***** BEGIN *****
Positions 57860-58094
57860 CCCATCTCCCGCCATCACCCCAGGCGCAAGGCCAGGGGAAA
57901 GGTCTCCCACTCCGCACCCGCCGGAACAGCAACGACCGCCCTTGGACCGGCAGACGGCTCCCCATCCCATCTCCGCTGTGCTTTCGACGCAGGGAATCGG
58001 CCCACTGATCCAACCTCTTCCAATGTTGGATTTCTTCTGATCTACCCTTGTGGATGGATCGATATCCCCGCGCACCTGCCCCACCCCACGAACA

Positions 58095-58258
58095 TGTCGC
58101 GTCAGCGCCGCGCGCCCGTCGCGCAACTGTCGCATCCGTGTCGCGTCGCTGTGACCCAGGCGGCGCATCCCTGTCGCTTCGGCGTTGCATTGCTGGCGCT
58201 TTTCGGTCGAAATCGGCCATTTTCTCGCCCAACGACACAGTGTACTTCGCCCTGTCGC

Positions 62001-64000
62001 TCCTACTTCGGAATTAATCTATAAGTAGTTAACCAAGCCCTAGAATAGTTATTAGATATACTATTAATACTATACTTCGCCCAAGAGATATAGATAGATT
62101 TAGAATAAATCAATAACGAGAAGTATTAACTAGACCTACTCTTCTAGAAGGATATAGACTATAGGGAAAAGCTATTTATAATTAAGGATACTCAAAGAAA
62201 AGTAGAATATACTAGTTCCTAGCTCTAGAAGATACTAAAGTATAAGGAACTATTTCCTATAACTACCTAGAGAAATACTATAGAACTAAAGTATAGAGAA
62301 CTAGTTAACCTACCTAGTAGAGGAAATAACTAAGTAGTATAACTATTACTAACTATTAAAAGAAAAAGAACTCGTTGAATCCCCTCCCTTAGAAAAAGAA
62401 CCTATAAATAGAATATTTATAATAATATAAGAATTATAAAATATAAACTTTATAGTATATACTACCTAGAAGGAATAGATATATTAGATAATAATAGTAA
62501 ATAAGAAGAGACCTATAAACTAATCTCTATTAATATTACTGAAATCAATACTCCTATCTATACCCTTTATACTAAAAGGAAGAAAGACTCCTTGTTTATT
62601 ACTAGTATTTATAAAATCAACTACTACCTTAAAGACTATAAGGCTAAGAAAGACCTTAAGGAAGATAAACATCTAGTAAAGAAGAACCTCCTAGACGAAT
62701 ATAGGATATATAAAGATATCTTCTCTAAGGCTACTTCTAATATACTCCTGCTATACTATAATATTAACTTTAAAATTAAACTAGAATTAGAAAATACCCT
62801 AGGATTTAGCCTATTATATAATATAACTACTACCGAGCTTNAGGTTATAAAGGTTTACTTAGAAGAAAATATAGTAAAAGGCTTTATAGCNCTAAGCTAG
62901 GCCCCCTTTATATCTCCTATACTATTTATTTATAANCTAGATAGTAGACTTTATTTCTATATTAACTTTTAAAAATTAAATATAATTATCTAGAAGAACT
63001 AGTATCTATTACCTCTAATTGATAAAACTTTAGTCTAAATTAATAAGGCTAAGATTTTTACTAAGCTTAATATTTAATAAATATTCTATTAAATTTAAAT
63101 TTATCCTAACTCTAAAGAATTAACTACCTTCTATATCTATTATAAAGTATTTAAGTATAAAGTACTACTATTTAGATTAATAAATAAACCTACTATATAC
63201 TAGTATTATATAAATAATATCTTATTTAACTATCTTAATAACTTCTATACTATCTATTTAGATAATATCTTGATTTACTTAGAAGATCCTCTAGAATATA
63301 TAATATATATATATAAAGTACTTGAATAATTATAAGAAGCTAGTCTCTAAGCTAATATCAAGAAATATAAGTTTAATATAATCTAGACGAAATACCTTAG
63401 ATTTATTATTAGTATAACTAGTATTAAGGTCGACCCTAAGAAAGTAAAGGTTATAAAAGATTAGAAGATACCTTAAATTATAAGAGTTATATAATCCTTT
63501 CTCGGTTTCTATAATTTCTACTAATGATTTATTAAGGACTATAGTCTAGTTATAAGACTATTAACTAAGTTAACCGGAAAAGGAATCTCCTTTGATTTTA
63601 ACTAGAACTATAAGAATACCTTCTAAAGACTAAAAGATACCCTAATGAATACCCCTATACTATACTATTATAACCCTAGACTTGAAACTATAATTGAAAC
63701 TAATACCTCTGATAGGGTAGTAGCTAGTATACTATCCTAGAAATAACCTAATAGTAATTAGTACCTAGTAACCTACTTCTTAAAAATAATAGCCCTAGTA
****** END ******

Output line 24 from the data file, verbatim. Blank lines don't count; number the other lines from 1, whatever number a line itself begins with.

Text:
63401 ATTTATTATTAGTATAACTAGTATTAAGGTCGACCCTAAGAAAGTAAAGGTTATAAAAGATTAGAAGATACCTTAAATTATAAGAGTTATATAATCCTTT